U.S. Embassy, Buenos Aires, Argentina
4300 Avenida Colombia
1425 Buenos Aires, Argentina
Main Telephone:
(011)(54)(11) 5777-4533
Consular Fax: (54)(11) 5777-4448


Argentine Adoption Authority
Secretaria National de la Ninez, Adolescencia y Familia
Av. Peron 524 piso 1 (for adoptions)
Telephone: (54)(11) 4338-5800 into. 6012

Embassy of Argentina
1600 New Hampshire Ave., N.W.
Washington, D.C. 20009
Tel: (202) 939-6400

*Argentina also has consulates in Los Angeles, Miami, Atlanta, Chicago, New York, and Houston.

Office of Children’s issues
U.S. Department of State
2201 C Street, NW
Washington, DC 20520
Tel:  1-888-407-4747


U.S. Citizenship and Immigration Services (USCIS)
For questions about immigration procedures, call the National Customer Service Center (NCSC)
1-800-375-5283 (TTY 1-800-767-1833).

Argentina Flag


Map of ArgentinaArgentina is not party to the Hague Convention on Protection of Children and Co-operation in Respect of Intercountry Adoption (Hague Adoption Convention).  Therefore, when the Hague Adoption Convention entered into force for the United States on April 1, 2008, intercountry adoption processing for Argentina did not change. 

Argentina does not currently allow intercountry adoption.  Adoption is restricted to Argentine citizens and permanent resident aliens residing in Argentina. 


To bring an adopted child to United States from Argentina, you must be found eligible to adopt by the U.S. Government.  The U.S. Government agency responsible for making this determination is the Department of Homeland Security, U.S. Citizenship and Immigration Services (USCIS).  Learn more.

In addition to these U.S. requirements for prospective adoptive parents, Argentina also has the following requirements for prospective adoptive parents:

  • RESIDENCY REQUIREMENTS:  Applicants must be Argentine nationals or permanent resident aliens of Argentina for at least the five years immediately preceding the application for guardianship (first step in the adoption process).

  • AGE REQUIREMENTS:  If single, the prospective adoptive parent must be at least 30 years of age.  There is no minimum age requirement for married prospective adoptive parents.  At least one member of the couple must be at least 18 years older than the adoptee.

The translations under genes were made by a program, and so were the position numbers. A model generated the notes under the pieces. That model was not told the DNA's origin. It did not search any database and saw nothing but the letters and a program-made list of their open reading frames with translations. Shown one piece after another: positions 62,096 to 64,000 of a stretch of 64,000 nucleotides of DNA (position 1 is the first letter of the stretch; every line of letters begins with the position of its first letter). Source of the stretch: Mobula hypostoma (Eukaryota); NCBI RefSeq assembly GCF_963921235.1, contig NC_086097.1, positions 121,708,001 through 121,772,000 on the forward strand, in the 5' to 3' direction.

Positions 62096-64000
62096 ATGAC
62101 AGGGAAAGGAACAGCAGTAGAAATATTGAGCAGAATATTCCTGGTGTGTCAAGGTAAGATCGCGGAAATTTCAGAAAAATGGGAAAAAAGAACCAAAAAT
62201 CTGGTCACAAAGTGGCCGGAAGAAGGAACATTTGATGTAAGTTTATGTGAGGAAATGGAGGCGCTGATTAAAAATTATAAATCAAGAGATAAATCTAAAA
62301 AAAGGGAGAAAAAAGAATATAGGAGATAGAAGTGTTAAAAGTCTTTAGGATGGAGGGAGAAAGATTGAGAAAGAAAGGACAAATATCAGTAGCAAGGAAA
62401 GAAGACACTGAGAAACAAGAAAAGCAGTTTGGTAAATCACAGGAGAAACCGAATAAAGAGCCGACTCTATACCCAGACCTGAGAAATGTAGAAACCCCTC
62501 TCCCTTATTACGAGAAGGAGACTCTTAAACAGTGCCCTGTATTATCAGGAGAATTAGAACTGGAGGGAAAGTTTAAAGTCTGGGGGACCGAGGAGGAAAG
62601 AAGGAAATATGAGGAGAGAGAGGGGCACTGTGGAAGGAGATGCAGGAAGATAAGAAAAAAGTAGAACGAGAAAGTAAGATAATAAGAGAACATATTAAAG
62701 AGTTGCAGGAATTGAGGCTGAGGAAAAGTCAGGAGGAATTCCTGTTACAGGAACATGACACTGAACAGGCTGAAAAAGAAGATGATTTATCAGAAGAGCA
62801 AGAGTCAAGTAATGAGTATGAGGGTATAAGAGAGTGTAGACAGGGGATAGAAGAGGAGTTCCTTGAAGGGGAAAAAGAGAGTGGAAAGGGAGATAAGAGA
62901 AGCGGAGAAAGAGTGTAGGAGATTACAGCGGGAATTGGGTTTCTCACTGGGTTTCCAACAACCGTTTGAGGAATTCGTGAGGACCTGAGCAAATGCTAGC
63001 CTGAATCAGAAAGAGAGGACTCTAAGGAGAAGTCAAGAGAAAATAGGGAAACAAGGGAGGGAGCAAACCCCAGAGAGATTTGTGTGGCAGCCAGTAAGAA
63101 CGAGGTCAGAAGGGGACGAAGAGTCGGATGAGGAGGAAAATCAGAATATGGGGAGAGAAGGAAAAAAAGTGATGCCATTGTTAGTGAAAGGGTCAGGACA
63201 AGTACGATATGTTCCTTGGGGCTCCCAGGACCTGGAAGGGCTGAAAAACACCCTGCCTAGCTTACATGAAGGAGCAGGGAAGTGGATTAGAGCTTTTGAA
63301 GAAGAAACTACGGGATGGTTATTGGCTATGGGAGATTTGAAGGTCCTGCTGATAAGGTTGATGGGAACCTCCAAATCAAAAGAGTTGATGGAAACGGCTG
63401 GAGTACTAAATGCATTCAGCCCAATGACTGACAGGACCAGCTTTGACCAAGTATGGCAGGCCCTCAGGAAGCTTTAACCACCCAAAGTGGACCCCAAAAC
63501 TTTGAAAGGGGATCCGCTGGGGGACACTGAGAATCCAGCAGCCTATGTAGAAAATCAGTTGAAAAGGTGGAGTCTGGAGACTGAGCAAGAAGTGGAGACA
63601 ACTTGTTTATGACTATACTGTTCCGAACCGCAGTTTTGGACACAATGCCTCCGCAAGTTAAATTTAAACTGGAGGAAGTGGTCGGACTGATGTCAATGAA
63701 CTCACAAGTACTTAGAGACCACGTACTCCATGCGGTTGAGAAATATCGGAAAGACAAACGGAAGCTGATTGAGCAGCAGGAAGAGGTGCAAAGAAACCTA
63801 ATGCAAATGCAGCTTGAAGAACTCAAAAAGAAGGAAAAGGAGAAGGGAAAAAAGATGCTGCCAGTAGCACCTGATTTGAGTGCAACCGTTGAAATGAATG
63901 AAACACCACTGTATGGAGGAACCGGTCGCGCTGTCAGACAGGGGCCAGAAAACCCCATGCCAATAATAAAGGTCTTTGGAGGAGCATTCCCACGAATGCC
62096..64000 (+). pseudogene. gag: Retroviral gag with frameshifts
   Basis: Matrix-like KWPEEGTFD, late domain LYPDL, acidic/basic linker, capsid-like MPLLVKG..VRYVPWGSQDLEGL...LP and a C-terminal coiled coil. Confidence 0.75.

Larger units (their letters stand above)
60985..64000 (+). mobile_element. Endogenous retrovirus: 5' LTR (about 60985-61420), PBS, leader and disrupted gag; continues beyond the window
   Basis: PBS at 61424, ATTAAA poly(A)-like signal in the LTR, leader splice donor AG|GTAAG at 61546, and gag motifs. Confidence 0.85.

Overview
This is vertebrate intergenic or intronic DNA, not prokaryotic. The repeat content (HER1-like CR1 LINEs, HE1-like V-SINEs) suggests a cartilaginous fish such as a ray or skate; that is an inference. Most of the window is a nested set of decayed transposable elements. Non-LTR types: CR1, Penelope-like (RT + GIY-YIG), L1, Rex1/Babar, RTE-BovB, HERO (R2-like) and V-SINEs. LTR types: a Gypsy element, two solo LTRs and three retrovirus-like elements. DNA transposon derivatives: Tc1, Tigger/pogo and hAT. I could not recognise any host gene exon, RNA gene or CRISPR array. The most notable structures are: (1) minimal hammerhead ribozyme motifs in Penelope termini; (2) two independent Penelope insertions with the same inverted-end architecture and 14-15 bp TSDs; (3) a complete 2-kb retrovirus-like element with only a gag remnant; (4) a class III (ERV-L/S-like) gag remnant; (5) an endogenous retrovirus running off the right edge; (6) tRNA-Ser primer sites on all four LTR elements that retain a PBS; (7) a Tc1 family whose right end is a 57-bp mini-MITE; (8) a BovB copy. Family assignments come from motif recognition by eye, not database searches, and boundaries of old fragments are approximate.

• MARRIAGE REQUIREMENTS:  Married couples must be married at least three years and have no offspring.  If the couple can prove they are physically unable to have a child, the court will consider marriages under 3 years.  Married couples must adopt jointly except when there is a legal separation decree, the spouse is declared mentally incompetent by a court, or there is a judicial declaration of absence of spouse (presumption of death).

  • INCOME REQUIREMENTS: Prospective adoptive parents must prove financial ability.

  • OTHER REQUIREMENTS:  (Include information about gay and lesbian adoption, and/or adoption by same-sex couples, if available.)


Argentina has specific requirements that a child must meet in order to be eligible for adoption.  You cannot adopt a child in Argentina unless he or she meets the requirements outlined below. 

In addition to these requirements, a child must meet the definition of an orphan under U.S. law for you to bring him or her back to the United States.  Learn more about these U.S. requirements.


  • Relinquishment Requirements:  Biological parents may relinquish their children for adoption only through the courts.  This release is irrevocable and can only be signed at the court by appointment set by a judge at least 60 days after the child’s birth.  It cannot be done immediately following the birth.  The law provides for the 60-day window after the birth of the child to allow the birth mother time to think about her decision.  During this 60-day period, the court may review the personal conditions of the biological parents, their age, ability to take care of the child, reasons for the release for adoption and any other considerations and information pertinent to this act.  A judge may request the opinion of, technical advice from, and/or the effective participation of a Defensor de Menores e Incapaces from the Minsterio Publico de la Defensa to determine the best interests of the child.

  • Abandonment Requirements:  A release by the biological parents will not be necessary in those instances when the child is a ward of the court, already an orphan on the streets, or has been housed in a government institution continuously for more than one year without any indication of interest from the birth parent(s).


Argentine Adoption Authority
While there is no official adoption authority, prospective adoptive parents must apply to Consejo Nacionalde Niñez, Adolescencia y Familia.

The Process

The process for adopting a child from Argentina generally includes the following steps:

1. Choose an Adoption Service Provider
2. Apply to be Found Eligible to Adopt
3. Be Matched with a Child
4. Adopt the Child in Argentina
5. Apply for the Child to be Found Eligible for Adoption
6. Bring Your Child Home

Note:  By Argentine law, the adoptive parents must inform the child of his/her adoption before the age of 18.  According to the laws of Argentina, adopted children have the right to know their true biological identity and will have access to their adoption file once they have reached the age of 18.  This is a commitment that the adopting parents must sign at the court at the time the adoption is granted.

1.)  Choose an Adoption Service Provider: